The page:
Why You Need to Address Your Dog’s Scratching
All dogs scratch occasionally, but excessive scratching can lead to serious medical problems, including infection.
“Scratching breaks down the healthy skin barrier. This allows bacteria, yeast, and parasites to penetrate and flourish. It also dries out the skin which makes it even more itchy. So they get even more infections and often need even more expensive treatments if you let it wait,” says Dr. Jason Sweitzer, a veterinarian at Conejo Valley Veterinary Hospital in Thousand Oaks, California.
Chronic scratching can also lead to hair loss and thickening of the skin, says Dr. Christine Cain, an assistant professor at the University of Pennsylvania School of Veterinary Medicine. And as a pet parent, the scratching is no doubt hard on you, too.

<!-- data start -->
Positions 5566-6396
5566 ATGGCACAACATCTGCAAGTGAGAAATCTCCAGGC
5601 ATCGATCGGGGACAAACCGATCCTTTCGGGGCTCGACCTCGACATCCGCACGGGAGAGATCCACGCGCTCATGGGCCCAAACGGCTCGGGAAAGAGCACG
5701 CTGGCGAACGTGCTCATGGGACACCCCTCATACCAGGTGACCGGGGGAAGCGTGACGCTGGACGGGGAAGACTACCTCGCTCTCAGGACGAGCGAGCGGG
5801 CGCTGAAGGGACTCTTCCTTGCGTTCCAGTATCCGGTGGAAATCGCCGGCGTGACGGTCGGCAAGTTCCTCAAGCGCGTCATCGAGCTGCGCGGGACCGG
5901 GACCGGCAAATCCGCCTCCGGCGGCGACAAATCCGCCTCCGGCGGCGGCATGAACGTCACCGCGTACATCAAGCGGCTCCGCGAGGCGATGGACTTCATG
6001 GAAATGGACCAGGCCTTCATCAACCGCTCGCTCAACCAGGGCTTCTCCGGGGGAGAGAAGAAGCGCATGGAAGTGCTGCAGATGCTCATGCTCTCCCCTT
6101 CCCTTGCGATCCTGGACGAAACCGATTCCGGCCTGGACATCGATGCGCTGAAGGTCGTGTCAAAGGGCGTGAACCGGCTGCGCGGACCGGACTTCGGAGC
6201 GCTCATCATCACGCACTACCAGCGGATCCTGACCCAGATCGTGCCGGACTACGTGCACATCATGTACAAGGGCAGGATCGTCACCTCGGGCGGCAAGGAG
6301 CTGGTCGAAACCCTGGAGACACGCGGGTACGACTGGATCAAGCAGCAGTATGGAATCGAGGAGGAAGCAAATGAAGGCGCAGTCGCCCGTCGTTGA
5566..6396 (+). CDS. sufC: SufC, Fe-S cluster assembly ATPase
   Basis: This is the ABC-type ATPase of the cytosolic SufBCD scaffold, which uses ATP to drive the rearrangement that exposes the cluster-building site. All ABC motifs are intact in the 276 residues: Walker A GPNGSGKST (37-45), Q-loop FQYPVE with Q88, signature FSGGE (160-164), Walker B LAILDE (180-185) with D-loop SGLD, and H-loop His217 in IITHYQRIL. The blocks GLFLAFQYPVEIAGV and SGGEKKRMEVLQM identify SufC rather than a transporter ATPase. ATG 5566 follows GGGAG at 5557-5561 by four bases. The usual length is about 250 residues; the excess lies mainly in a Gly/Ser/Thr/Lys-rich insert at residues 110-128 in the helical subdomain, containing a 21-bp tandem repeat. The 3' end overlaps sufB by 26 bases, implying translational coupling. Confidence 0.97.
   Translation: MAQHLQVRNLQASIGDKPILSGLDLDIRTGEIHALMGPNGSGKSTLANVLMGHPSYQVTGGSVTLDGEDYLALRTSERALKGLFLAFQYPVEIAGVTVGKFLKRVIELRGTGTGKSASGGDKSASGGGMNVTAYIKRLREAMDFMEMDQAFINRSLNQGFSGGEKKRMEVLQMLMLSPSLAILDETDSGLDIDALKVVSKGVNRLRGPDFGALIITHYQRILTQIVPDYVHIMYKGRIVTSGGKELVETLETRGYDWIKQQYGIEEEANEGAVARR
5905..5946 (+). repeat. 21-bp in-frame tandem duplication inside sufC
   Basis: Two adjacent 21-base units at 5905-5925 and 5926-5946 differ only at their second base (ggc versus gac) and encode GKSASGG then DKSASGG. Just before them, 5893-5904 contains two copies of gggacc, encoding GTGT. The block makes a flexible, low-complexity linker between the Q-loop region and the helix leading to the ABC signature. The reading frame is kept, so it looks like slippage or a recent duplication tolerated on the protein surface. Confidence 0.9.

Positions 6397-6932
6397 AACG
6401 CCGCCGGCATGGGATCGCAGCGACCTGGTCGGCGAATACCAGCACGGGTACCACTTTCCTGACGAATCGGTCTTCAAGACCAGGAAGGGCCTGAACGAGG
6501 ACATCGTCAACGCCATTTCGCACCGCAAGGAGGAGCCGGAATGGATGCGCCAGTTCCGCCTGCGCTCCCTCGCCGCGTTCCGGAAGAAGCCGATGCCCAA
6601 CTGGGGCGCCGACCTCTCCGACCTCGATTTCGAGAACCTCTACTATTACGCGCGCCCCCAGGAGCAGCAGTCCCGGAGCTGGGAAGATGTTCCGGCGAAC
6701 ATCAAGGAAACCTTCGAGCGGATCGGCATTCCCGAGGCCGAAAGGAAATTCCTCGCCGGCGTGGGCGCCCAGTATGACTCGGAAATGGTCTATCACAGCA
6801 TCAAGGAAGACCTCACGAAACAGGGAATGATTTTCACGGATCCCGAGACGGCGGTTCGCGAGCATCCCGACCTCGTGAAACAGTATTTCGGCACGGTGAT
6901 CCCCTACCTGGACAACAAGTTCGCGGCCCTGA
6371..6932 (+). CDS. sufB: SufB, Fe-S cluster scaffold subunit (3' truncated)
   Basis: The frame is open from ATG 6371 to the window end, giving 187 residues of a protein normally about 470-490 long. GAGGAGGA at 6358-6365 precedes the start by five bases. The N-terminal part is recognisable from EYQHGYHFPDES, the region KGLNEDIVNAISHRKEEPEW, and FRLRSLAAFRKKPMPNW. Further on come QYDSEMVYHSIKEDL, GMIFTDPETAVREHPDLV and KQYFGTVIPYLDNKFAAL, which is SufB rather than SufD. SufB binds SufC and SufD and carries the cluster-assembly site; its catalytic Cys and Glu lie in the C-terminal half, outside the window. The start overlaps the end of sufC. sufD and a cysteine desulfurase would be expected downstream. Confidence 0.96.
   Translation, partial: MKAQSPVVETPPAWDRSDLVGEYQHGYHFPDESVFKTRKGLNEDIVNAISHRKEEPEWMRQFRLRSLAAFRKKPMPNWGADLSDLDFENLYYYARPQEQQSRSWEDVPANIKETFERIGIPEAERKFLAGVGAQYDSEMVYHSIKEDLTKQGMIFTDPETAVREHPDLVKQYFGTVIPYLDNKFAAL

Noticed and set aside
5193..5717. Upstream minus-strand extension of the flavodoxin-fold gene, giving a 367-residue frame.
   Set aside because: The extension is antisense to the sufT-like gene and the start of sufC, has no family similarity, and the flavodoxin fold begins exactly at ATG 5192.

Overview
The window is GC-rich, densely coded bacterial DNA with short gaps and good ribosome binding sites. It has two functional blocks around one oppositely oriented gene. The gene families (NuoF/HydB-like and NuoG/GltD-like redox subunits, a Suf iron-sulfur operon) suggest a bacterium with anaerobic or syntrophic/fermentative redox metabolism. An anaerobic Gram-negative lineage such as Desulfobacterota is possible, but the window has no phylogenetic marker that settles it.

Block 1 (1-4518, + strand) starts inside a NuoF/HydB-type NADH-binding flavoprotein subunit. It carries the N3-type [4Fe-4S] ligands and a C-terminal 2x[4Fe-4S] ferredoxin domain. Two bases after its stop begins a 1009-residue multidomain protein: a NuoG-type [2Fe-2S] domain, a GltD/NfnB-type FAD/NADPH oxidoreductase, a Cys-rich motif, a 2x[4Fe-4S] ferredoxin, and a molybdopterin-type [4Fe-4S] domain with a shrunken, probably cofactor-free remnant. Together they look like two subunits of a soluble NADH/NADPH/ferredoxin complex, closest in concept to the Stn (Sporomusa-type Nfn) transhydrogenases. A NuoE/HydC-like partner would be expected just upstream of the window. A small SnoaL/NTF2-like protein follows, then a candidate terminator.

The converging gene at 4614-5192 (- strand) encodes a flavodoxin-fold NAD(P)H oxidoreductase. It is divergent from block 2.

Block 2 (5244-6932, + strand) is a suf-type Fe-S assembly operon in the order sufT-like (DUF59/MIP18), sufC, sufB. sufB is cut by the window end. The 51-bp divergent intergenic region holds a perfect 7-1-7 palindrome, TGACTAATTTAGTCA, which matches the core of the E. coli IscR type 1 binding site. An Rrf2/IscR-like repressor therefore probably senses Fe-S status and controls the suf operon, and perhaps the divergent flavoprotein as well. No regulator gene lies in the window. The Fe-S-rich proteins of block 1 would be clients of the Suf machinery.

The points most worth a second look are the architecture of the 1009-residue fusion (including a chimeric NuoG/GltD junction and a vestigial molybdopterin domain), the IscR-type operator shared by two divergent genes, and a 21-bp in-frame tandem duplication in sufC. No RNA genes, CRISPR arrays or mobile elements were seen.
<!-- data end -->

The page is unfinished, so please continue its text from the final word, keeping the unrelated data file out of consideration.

“From a human standpoint, scratching is nearly intolerable. The sound of dog tags jangling at all hours is disruptive [and] it is difficult to see a dog in the level of distress that is typically indicated by chronic scratching,” says Dr. Liz Stelow, chief of service at the Veterinary Medical Teaching Hospital at University of California, Davis.
Scratching in dogs can be caused by a number of conditions, including parasites, skin infections, allergies and tumors. Though not as common, behavioral issues may also be at the root of your dog’s scratching.